As FOX 31's Eli Stokols reports, the controversy over Gov. John Hickenlooper's remarks earlier this week, in which he appeared to dismiss the aspirations of immigrants to obtain American citizenship, appears to be growing. After giving Hickenlooper a suitable period to retract his comments, the Colorado Latino Forum has run out of patience, issuing a strongly-worded statement this afternoon:
As the nation's Hispanic community Friday celebrated President Obama's executive order sparing 5 million undocumented immigrants from deportation, Colorado Latinos expressed their frustration with another politician — the state's Democratic governor…
"The Colorado Latino Forum is extremely disappointed in Colorado Governor John Hickenlooper's recent statement regarding Latinos and citizenship," the statement began.
"The Colorado Latino Forum has long underscored that access to a path to citizenship is a key value that must be included in any meaningful future comprehensive immigration reform package that Congress debates.
"We are disappointed that immediately following his narrow re-election in which our community voted overwhelmingly for Governor Hickenlooper, his first comments regarding Latino issues demonstrate that he is out of touch with our community's priorities and values."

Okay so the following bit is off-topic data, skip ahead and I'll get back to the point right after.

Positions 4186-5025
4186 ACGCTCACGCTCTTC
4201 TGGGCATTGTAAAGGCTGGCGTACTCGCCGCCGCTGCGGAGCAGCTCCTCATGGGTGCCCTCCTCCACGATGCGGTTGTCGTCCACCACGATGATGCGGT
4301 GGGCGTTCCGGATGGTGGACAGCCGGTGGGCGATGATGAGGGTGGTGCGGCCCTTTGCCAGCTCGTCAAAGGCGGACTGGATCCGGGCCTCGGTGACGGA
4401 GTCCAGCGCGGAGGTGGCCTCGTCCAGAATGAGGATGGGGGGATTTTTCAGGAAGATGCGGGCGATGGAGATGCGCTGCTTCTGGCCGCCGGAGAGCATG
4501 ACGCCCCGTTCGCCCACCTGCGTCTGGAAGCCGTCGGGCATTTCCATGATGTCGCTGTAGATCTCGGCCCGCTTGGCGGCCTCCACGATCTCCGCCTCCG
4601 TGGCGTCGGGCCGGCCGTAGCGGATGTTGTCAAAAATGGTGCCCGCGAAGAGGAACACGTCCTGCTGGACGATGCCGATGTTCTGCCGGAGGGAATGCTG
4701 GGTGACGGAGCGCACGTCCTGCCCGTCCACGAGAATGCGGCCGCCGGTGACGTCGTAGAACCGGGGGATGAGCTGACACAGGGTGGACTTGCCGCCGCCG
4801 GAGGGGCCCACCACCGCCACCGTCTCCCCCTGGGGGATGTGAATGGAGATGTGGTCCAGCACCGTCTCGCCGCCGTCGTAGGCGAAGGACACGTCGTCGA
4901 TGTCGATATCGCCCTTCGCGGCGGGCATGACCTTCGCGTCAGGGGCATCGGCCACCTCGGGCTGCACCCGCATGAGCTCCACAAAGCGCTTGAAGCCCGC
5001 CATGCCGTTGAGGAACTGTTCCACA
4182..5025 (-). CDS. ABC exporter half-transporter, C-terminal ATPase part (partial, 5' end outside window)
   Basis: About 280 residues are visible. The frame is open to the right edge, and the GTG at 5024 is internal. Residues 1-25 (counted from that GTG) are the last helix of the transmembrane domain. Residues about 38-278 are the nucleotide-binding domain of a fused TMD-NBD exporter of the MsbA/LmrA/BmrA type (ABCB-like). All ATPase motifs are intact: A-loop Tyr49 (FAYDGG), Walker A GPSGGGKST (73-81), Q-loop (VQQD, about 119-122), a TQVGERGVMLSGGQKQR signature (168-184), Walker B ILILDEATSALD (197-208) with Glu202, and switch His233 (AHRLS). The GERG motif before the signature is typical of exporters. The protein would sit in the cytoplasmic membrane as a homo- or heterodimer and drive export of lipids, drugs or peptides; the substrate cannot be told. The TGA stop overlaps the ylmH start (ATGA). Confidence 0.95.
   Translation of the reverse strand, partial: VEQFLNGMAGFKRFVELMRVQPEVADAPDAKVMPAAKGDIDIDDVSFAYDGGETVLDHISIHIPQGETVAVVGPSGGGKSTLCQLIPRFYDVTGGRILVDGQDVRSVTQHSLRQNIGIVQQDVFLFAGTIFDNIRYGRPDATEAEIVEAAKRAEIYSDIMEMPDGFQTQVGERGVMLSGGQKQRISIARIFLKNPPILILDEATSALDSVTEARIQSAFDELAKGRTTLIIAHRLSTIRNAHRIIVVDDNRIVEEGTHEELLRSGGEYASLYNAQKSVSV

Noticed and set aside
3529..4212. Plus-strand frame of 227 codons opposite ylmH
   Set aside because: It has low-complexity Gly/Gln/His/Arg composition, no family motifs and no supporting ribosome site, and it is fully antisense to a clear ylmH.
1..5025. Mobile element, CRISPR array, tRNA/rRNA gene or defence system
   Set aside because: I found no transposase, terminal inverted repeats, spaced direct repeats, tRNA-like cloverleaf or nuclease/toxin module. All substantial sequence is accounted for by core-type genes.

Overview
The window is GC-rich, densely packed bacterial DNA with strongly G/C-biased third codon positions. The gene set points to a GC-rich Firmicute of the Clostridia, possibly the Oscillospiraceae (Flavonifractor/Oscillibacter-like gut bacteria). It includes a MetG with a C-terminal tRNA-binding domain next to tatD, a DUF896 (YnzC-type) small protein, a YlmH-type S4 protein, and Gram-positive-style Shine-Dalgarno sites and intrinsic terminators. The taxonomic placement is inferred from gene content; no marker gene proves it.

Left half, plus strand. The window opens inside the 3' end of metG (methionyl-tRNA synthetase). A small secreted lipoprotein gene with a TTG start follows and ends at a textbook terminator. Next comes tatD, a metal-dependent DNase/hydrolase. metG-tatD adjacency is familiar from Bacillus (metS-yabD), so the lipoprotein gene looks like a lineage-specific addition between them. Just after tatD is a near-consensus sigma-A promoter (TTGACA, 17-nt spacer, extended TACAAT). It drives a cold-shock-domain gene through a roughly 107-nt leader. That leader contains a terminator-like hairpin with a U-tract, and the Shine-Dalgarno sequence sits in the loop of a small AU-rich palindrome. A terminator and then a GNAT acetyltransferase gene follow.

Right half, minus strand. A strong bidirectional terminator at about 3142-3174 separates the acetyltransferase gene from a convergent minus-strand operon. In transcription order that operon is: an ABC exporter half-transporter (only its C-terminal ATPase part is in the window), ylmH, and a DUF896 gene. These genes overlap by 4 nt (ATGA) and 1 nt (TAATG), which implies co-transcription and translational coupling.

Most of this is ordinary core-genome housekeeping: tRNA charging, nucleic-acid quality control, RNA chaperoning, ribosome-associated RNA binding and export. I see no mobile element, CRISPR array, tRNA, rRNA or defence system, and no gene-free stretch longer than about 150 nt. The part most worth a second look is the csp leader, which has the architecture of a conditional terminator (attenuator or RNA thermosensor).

What we've heard is that just about every Latino interest and immigrant rights group in the state has called Gov. Hickenlooper's office to express their displeasure over what he said, and there has been no satisfactory response. The fact is, an eventual pathway to American citizenship for otherwise law-abiding, long term immigrants is a central goal of immigration reform proponents–who are deeply skeptical of the various "guest worker" programs that have been proposed as alternatives. We don't think Hickenlooper was trying to disparage immigrants' motives, but his statement that the "vast majority" of immigrants simply want to "get paid over the table" and "don't care about a pathway to citizenship" could be interpreted disparagingly. Either way, it's directly at odds with what immigration reformers are advocating for.
Whatever his intentions, this comment — and a wealthy, white politician purporting to tell a minority community what they really want — isn’t sitting well with Colorado’s Latino community…
Bottom line: the pressure may be off Hickenlooper electorally for four years, but since his re-election we've been wondering if that might result in more rigorous accountability from his left–on a variety of issues where Hickenlooper has run afoul of base Democrats, or even good politics. There has been a tendency this election season to pull punches on Hickenlooper, so as to not assist Bob Beauprez's campaign.
As of today, it looks like Hickenlooper's second honeymoon is over.